You can generally recycle rigid items such as yoghurt pots and containers, plastic forks, spoons, knives etc. in your commingled recycling bin.

Expanded polystyrene (i.e. the light packaging material) is a bit different. We may know this item by the abbreviation EPS, an extremely light but bulky material.

It is so light as it is made up of c.98% air and only 2 per cent of actual plastic. However, due to its large size etc – Australia has only recycled small amounts of the product.

Can you recycle polystyrene in places like NSW? Well, according to the NSW EPA:

“In 2011, less than 10 per cent of expanded polystyrene (EPS) was recycled, being one of the most poorly recycled plastics in NSW. It is estimated that 12,000 tonnes of EPS are disposed of to landfill each year, taking up 240,000 cubic metres of landfill space.”

Unlike rigid polystyrene, you usually cannot put EPS in your recycling bin. Below, we explain why.


Can you recycle both polystyrene packaging and polystyrene foam?

As expanded polystyrene can be seen as a contamination in a commingled recycling bin, it can be trickier to recycle, though it is completely recyclable. It can transform into a product called general-purpose polystyrene to make items like coat hangers or flooring products.

According to Planet Ark:

“Expanded Polystyrene (EPS) generally cannot be collected in your council recycling service. Generally, only larger industrial quantities are recycled in Australia.”

“Expanded Polystyrene (EPS) is a lightweight, rigid cellular plastic that is used widely as a packaging medium. Its shock-absorbing characteristics lend it to uses as storage and transport of fragile and expensive items such as electronic equipment, chemicals and wines.”

Note that Styrofoam is a trademarked product made from polystyrene. Wikipedia explains:

“Styrofoam is a trademarked brand of closed-cell extruded polystyrene foam (XPS), commonly called “Blue Board” manufactured as foam continuous building insulation board used in walls, roofs, and foundations as thermal insulation and water barrier.”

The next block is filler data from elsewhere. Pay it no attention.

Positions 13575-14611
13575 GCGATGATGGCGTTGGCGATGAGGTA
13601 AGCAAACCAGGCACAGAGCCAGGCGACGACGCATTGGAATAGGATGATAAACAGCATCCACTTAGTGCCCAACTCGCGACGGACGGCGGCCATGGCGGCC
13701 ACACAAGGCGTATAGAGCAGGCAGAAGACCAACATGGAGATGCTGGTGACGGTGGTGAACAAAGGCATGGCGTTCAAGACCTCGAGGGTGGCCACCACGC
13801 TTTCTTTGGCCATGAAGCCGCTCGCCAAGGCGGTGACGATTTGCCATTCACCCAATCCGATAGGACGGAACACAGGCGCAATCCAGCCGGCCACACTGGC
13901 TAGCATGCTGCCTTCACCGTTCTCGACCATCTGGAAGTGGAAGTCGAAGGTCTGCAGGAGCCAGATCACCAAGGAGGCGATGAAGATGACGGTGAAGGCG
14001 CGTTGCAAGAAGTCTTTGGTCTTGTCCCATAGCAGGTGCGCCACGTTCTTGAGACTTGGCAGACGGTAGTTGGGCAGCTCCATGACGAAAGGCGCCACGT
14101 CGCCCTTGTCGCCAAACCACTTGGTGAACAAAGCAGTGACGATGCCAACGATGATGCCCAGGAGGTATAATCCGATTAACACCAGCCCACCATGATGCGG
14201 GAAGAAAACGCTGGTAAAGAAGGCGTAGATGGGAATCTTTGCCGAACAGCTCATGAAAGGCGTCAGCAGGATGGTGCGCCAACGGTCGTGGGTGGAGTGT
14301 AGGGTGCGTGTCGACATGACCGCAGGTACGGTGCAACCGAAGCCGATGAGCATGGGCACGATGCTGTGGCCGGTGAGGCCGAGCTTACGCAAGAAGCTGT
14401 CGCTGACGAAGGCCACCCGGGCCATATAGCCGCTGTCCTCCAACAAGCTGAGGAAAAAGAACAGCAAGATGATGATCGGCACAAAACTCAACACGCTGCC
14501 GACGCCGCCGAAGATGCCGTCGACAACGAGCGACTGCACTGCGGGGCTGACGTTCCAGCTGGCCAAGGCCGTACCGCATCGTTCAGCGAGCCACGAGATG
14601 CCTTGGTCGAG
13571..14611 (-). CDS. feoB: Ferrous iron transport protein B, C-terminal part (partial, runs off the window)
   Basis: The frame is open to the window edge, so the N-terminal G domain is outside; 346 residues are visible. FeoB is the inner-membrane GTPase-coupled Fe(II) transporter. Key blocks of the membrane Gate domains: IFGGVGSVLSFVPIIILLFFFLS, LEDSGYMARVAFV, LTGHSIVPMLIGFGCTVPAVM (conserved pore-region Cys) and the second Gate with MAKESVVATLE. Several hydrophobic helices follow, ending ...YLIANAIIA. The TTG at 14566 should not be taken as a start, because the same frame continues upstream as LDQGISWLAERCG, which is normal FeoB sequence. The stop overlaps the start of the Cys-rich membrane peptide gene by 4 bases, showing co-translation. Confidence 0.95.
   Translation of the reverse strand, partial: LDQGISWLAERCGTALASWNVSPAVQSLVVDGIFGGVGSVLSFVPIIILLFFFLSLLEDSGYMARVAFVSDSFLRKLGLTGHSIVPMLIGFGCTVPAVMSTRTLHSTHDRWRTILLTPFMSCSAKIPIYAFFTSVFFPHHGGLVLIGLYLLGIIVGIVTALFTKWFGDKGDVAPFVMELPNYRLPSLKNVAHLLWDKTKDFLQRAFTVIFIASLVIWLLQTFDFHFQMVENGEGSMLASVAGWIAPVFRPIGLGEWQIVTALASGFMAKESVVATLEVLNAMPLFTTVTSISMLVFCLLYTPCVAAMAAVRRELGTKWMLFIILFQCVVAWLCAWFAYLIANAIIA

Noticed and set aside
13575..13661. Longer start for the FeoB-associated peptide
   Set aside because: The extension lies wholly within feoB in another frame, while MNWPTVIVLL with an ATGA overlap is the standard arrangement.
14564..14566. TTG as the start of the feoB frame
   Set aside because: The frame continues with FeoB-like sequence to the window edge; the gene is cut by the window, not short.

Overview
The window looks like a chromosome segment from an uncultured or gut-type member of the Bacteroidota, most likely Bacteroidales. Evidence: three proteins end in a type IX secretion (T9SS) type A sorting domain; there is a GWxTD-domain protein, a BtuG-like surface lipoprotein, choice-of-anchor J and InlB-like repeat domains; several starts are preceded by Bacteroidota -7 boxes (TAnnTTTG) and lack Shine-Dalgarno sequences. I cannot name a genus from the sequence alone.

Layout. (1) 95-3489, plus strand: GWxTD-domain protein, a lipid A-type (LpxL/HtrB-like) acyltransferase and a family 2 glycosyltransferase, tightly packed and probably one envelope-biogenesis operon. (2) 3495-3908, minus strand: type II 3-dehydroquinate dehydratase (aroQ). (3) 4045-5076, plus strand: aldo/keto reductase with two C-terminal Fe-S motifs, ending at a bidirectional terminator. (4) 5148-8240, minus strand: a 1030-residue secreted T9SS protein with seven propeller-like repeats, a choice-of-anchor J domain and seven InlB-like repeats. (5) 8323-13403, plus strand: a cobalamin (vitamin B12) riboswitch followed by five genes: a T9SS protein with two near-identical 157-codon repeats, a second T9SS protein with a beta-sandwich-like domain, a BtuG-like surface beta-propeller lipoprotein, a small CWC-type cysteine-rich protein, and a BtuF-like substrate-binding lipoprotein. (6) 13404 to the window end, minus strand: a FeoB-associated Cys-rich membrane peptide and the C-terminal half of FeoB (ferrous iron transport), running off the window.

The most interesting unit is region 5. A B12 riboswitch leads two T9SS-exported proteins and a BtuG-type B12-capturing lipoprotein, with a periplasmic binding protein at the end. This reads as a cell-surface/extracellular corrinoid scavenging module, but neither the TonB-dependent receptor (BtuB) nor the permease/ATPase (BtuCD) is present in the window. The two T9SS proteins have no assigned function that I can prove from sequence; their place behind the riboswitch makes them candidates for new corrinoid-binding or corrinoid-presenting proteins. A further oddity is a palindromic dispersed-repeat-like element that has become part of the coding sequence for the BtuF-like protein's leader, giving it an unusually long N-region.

You can drop off expanded polystyrene for recycling in all Australian cities through a network run by Expanded Polystyrene Australia.

These facilities are capable of accepting all types of EPS from both packaging and building applications. To find out where the collection facility is in your state, visit the Expanded Polystyrene Australia website.


Recycling polystyrene: commercial collections for expanded polystyrene recycling

Waster can certainly help with your polystyrene recycling efforts.

Waster can provide recycling bin services for expanded polystyrene and soft plastics. Please contact us in this regard.

Soft plastics include items such as clear shrink wrap etc that are common in distribution centres and retail businesses.


Final thoughts on polystyrene recycling

You can certainly recycle both types of polystyrene (i.e. rigid and expanded).

It may take a little effort, but recycling will help the environment. Also, it will greatly reduce your general waste collection.

Expanded polystyrene is so bulky, that by recycling polystyrene, you could likely downsize your general waste bin and save lots of money!

For info on how to recycle various tricky items, see the Ted talk video below:

YouTube video


commingled recycling cta